Saturday, January 17, 2009

Uncommon strong winds in Singapore

The strong winds had made our past week of low spring tide trips much colder than before, with my biggest impression at Pulau Semakau.

Even photographing animals like this carpet anemone with nemos was quite a challenge as the wind causes lots of ripples in the tidal pool, stirring up sediments as well.

Here's an article to explain the phenomenon by Sufian Suderman, Today published on 16 Jan 09;

Uncommon strong winds in Singapore

SINGAPORE: One person said it has become so difficult to play tennis, while another is putting off plans to go on a picnic. Singapore Polytechnic has even decided, for safety reasons, to take down two banners after one was blown away.

Some feathers have certainly been ruffled by the winds in Singapore this week. In a country where the average wind speed is around 15 to 20 kilometres per hour, it has reached the time of the year when that figure goes up to 30 to 40 kmh.

Yesterday and on Wednesday, when this newspaper checked the National Environment Agency's website, which lists a range of forecasts such as fair, cloudy and rain, there was only one outlook for all five districts and 45 town areas - windy.

And while strong winds are not uncommon when there are thunderstorms, it has been "generally fair" with rainfall "below average across the whole island", noted the NEA on its website.

That has been good news for event coordinator Michelle Ting, 19, who told TODAY: "I think it's awesome. I don't mind going out more even though it's sunny, as it's not so hot." Others, though, who prefer the sunnier side of Singapore have lamented that it's as cold outdoors as it is in their offices.

Temperatures have dropped to lows of 24 degrees Celsius and will stay that way, according to the NEA's latest three-day outlook.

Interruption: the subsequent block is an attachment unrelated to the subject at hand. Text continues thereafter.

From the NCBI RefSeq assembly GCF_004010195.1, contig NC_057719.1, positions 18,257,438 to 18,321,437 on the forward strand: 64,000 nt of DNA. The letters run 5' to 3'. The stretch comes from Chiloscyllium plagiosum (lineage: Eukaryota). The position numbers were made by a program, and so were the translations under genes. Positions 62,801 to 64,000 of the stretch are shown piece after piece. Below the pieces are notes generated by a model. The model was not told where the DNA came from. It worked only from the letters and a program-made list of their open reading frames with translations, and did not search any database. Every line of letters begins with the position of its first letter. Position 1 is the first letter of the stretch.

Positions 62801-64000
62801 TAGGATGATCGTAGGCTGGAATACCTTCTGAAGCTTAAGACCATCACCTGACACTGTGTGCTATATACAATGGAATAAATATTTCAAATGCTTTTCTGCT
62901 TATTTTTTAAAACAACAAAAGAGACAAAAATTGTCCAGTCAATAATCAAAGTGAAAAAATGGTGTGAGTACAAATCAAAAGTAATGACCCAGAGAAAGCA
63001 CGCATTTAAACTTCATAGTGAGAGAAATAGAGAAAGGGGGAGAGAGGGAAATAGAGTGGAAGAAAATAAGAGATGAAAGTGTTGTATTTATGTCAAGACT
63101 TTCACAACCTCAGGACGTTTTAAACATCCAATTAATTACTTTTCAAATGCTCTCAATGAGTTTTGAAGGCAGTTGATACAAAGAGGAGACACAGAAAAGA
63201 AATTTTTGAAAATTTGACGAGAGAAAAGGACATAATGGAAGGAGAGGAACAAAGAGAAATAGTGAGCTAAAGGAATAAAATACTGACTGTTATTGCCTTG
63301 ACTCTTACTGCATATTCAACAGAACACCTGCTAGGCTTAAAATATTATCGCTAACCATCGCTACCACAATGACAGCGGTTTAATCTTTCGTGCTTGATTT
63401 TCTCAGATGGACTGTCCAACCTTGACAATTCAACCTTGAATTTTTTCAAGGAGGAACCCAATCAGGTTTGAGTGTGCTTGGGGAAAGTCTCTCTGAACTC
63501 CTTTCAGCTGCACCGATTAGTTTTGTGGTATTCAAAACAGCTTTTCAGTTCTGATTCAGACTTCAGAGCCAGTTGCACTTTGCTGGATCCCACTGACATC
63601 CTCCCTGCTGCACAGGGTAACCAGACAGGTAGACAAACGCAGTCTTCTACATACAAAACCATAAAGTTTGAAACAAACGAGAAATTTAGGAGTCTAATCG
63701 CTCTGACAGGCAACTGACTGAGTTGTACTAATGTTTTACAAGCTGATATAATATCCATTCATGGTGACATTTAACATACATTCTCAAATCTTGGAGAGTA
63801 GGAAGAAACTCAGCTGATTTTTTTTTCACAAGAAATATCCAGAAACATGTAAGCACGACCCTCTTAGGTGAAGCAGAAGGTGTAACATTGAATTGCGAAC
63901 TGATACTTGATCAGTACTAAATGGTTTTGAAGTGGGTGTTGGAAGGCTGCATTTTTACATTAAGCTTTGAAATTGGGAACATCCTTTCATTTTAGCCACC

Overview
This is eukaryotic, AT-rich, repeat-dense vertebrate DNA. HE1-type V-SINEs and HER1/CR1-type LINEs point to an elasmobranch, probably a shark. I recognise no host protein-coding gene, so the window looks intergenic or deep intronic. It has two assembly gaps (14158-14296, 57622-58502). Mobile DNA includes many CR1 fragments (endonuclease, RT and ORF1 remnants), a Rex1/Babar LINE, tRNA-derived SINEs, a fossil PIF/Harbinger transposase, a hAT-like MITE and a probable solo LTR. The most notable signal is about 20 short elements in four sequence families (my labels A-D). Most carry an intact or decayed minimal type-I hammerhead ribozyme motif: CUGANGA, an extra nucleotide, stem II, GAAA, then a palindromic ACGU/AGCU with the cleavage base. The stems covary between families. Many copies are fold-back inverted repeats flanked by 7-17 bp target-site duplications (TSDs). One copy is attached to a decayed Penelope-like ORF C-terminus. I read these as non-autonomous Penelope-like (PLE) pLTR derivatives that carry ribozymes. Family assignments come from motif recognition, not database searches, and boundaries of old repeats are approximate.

In its fortnightly outlook, which it posted yesterday, the NEA said: "Moderate North-east Monsoon conditions should continue to prevail with Singapore experiencing occasionally windy conditions."

During this period, showers with thunder in the afternoon can be expected on four to five days, while stronger north-east winds may bring moderate to occasionally heavy rain on two to three days.

The agency told TODAY that between December to March, stronger winds over the South China Sea and parts of the region are caused when "occasional surges of cold air" head this way from northern China.

"The impact of the high pressure system is windy conditions across the island as we have been having the past couple of days," said the NEA.

In Thailand, the cold snap has been severe and news reports on Wednesday said temperatures have fallen to 2 degrees Celsius in the north, killing five people and prompting the authorities to declare an emergency zone across half the country.

In Singapore, some say they are falling ill. "As it is sometimes hot and sometimes cold, I had a sore throat and my daughter had high fever," said housewife Maimunah A Hamid, 56.

But for the most part, the weather has been a light-hearted topic of discussion. Operations assistant Haslinda Md Yasin, 33, said she is pleased that the wind is drying her laundry faster than usual.

Marketing executive Jasmine Yuan, meanwhile, told TODAY: "The winds are crazy. We were walking for a bit outdoors and our hair is being messed up... Until the winds improve, I'll not do my hair." - TODAY/fa


aki-chan said...

Am loving the cool breeze/wind! Except for the fact that it makes field work more difficult..

b-chan said...

Sandflies and mozzies be gone!

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